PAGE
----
Antimicrobial resistance (AMR) is one of the greatest threats to global health in the 21st century. AMR occurs when microorganisms become invulnerable to antimicrobials, such as antibiotics, at doses that should inhibit their growth or kill them. If we cannot contain antimicrobial-resistant organisms—and so far, we are losing that fight—many infections will no longer respond to medicines, making them difficult to treat or even deadly.
Earlier this year, FLOW hosted two University of Ottawa students to conduct research on the current state of Canadian freshwater management for the students' capstone course. Nidhi and Amit took this opportunity to analyze gaps in freshwater management and suggest ways the Canada Water Agency could fill these gaps.
The notion of a Canada Water Agency has captured the imagination of the freshwater community, but little is known about the Agency and what it could actually mean for water management across the country. In February 2021, a number of water organizations came together to craft a shared vision for the Agency.
A Framework for Watershed Organizations
Watershed organizations are generally considered ideal vehicles for promoting responsible local decision making. While they come in a wide range of shapes and sizes, building a framework based on the three pillars of science, policy, and service can help any watershed organization ensure it is best suited to the socio-hydrological system it is serving.
Les apports naturels, non régularisés sont le principal facteur qui détermine le niveau d’eau du lac Ontario et du fleuve Saint-Laurent; équilibrer les impacts amont-aval demeure un défi de tous les instants.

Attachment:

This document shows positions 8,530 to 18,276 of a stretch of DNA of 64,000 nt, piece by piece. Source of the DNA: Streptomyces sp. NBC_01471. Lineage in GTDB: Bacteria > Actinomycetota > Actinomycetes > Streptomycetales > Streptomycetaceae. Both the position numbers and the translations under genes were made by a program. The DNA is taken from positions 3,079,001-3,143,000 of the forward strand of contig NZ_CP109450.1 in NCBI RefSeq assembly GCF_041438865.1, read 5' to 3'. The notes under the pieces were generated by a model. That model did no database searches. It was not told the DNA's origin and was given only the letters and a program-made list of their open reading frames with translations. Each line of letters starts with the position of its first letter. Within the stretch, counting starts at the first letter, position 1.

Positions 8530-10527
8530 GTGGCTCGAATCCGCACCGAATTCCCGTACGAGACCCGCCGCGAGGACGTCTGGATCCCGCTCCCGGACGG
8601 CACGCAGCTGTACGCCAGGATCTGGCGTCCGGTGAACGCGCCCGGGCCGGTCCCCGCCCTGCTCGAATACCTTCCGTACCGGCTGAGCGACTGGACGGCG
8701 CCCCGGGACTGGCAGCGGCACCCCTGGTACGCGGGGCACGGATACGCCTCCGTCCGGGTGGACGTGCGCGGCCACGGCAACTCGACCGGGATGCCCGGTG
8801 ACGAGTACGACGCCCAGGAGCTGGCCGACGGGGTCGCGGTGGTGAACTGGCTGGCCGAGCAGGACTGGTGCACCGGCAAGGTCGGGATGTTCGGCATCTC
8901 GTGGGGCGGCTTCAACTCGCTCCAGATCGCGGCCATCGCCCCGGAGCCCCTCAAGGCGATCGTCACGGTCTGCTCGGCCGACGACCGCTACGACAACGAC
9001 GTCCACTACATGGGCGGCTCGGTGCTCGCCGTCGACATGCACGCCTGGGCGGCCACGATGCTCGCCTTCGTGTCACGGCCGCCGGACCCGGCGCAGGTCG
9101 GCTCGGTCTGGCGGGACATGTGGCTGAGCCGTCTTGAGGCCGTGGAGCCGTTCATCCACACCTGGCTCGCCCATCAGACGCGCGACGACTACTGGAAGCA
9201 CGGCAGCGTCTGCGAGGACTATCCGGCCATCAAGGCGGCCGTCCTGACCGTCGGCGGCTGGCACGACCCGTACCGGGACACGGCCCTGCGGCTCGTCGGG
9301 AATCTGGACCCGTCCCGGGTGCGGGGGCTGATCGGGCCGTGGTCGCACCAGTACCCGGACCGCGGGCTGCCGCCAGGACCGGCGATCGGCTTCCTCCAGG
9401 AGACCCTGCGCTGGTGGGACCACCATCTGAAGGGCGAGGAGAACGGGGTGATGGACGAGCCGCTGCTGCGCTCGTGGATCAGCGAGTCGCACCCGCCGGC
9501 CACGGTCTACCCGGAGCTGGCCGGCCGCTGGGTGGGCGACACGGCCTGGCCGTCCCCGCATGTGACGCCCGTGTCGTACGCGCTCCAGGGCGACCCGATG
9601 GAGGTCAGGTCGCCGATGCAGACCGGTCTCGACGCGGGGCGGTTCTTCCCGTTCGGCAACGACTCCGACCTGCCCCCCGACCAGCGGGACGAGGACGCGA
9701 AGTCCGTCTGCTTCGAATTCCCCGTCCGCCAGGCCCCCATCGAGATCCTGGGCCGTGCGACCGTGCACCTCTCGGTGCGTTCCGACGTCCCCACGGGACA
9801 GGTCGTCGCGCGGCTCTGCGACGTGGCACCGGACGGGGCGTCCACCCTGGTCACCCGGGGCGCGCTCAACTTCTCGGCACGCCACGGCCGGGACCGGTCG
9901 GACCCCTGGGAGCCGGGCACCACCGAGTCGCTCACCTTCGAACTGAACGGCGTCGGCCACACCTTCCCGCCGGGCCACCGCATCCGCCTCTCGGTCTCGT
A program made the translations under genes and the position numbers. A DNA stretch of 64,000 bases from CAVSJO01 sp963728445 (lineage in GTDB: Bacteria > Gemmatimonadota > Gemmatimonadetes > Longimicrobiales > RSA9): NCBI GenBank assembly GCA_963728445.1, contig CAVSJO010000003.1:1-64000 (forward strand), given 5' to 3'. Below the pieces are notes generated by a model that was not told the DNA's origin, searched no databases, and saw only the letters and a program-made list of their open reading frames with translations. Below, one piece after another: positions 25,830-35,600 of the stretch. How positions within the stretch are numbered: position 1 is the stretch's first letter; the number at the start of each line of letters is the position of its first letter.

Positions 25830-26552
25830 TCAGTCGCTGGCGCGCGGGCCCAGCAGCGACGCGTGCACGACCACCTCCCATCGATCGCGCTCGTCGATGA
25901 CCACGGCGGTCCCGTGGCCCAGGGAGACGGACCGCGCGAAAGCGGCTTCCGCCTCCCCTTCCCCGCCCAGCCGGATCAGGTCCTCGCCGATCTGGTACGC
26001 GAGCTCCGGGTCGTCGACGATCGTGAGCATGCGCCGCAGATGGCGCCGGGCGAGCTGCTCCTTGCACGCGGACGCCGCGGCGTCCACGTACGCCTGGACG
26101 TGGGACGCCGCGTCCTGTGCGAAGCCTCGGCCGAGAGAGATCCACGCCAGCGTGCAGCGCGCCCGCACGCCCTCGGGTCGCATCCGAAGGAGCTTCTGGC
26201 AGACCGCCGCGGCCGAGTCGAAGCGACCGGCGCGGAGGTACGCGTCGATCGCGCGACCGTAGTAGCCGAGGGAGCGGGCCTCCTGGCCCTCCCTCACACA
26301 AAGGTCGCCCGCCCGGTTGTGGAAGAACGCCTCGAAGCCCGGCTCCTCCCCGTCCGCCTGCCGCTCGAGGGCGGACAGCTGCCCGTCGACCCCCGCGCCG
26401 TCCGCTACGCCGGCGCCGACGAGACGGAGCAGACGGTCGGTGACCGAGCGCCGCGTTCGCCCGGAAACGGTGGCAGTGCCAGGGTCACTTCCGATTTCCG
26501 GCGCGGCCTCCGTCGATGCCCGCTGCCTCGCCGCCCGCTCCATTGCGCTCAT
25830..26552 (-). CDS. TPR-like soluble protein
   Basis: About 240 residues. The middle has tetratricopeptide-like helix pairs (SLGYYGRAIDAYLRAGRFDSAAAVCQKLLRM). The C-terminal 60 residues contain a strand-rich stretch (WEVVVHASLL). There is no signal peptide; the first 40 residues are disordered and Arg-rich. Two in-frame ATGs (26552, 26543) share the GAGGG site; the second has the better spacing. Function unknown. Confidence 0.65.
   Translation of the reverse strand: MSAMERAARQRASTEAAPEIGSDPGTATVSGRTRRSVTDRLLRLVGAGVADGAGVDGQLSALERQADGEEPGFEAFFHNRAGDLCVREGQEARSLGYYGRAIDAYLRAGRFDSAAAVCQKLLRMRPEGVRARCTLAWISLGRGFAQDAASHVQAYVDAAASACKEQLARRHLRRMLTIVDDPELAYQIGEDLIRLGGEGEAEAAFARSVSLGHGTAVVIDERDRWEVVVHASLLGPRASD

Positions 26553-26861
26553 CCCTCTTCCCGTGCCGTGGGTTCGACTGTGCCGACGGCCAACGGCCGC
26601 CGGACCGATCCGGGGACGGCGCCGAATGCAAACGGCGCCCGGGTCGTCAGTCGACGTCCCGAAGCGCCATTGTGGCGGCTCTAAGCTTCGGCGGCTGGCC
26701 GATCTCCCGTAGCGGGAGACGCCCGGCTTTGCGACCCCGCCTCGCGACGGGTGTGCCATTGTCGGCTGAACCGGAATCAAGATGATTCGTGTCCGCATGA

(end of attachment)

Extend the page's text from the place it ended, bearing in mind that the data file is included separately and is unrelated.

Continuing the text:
Environmental flows are critical to fish and all aquatic life, yet environmental flow protections across Canada are uneven, inconsistent, and often fall through the cracks of shared water management systems. Introducing new regulations under the Fisheries Act could help fill these gaps.
Recent research from the University of Victoria’s POLIS Water Sustainability Project offers insights and specific actions for a modernized land use and water planning regime in B.C., contending that integrated land and water planning matter now more than ever in our COVID-changed world.
Looking Back at the Prairie Farm Rehabilitation Administration
The Prairie Farm Rehabilitation Administration (PFRA) helped manage water on the prairies for 78 years before being dissolved in 2013. Now PFRA is back in the spotlight. In last month’s Speech from the Throne, the federal government stated their intention to restore some of PFRA’s lost water management capacity through a new Canada Water Agency.
Dr. Adam Jeziorski looks back at the history of acid rain policy in Canada and explains how, while forgotten, it is a problem that remains far from solved. Considered one of the great environmental success stories of the past few decades, acid rain continues to shape ecosystems around the world.
The rush to identify shovel-ready projects must not undermine the bigger opportunity to drive a clean and competitive economy. Investments in water infrastructure, rather than simply replacing aging assets, should prioritize sustainability, resilience, and innovation.
To create a better world, we have to see this moment – the ‘Great Pause’ – as a transformational moment for all life on Earth. To that end, a number of thinkers from across a range of disciplines have created a collaboration titled The Transformational Moment: Global Reset and the Future of Hope.
Alongside public health and economic stimulus measures, the federal government reaffirmed its commitment to establishing a Canada Water Agency in their Speech from the Throne. This is significant. A throne speech commitment demonstrates high priority under normal circumstances; in these extraordinary times, it is even more meaningful.